“In auditing children, you have to get over minding the way other adults hanging around the children snicker and laugh and mock the idea that the child can understand you, if you talk to the child. Communication to a child seems very silly to most adults. They don’t talk to the child.
“Little baby, maybe five, six months old—I’ve had nursemaids—they get over this very rapidly; something cures them. I’d walk up to a little baby five, six months old, something like this, and say, ‘Hello, how are you getting along?’ I talk to them perfect, you know vis-à-vis, and little kid levels out and looks at me, you know, and looks relaxed. Explain to some little kid what’s going to happen now, you know, some baby, maybe only a two-months-old baby and say, ‘I’m going to take your picture now’ and walk up to a little child and tell him what’s going to happen.
“For instance, little Arthur the other day—medico had him with his mouth open looking down his throat to find a watch somebody had lost or something. And he—little kid was a little shocky. You know, he was,’What-ah-ah.’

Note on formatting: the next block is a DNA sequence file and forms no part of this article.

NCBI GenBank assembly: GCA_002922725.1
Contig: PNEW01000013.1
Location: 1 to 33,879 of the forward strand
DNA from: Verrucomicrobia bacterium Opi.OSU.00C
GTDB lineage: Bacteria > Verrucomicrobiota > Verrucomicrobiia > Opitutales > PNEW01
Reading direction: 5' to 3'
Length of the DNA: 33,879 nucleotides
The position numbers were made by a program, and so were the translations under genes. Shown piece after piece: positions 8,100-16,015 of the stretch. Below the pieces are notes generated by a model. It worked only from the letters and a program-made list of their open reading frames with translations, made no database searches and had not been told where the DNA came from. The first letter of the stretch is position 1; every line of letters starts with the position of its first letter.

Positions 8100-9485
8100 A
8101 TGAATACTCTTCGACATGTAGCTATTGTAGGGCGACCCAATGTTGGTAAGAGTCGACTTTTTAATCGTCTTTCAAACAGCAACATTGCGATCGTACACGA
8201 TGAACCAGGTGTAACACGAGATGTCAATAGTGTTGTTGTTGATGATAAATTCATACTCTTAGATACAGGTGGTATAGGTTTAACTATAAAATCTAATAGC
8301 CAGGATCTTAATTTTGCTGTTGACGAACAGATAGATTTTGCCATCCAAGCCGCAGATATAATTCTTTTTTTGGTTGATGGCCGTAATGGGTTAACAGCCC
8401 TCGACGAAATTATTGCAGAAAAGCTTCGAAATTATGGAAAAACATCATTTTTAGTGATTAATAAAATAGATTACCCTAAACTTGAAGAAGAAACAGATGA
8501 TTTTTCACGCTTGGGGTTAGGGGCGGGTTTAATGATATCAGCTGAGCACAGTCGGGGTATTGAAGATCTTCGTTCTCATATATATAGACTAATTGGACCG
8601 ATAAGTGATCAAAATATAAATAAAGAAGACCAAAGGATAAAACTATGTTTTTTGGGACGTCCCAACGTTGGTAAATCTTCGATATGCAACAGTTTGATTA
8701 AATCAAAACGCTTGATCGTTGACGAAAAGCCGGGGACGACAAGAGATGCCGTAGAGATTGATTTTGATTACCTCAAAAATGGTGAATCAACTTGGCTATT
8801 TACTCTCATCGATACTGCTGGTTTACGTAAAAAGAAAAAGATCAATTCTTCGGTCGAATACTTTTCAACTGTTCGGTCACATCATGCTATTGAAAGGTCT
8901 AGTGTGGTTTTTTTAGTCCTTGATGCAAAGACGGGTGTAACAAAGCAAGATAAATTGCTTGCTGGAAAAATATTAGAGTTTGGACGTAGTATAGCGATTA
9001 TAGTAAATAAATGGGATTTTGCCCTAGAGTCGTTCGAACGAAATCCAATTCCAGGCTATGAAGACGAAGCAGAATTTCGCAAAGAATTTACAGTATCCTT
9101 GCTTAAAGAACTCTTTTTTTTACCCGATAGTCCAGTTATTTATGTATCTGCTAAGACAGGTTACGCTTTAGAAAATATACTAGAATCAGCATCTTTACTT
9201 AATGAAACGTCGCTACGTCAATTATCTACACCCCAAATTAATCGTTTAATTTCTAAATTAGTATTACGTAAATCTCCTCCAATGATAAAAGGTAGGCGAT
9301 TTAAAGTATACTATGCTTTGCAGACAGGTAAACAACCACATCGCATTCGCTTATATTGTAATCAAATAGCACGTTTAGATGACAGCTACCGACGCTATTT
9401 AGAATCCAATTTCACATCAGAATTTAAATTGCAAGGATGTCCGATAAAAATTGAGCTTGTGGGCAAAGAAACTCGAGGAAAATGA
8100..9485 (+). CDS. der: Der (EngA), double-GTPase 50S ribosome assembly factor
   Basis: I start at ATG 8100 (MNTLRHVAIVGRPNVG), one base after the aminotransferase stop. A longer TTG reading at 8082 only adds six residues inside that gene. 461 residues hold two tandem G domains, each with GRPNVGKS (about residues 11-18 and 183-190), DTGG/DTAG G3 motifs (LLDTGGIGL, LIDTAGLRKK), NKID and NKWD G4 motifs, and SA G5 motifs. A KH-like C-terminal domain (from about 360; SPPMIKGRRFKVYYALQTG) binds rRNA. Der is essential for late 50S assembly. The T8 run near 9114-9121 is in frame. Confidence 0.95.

“I walked over and I picked him up and said, ‘Now, it’s all right. They’re through with you now.’
“He’d been watching and he—’Whew!’ you know. ‘That’s good!’ you know.
“And the medico caught this out of the corner of his eye and he looked. Something had happened. He had seen a communication where he didn’t suspect a communication existed. And so you do, generally, get a reaction from people when you start talking to children as though they’re people. You have to learn not to Q and A with this, because all they’re doing is not-ising communication with children—their sniggers, embarrassment, discouragement, so forth.
“Usually nursemaids get over this by—I make up a practical demonstration. I usually show them conclusively that the baby is smarter than they are.”
L. Ron Hubbard
from Academy Lectures lecture
“Processing of Children”
29 April 1959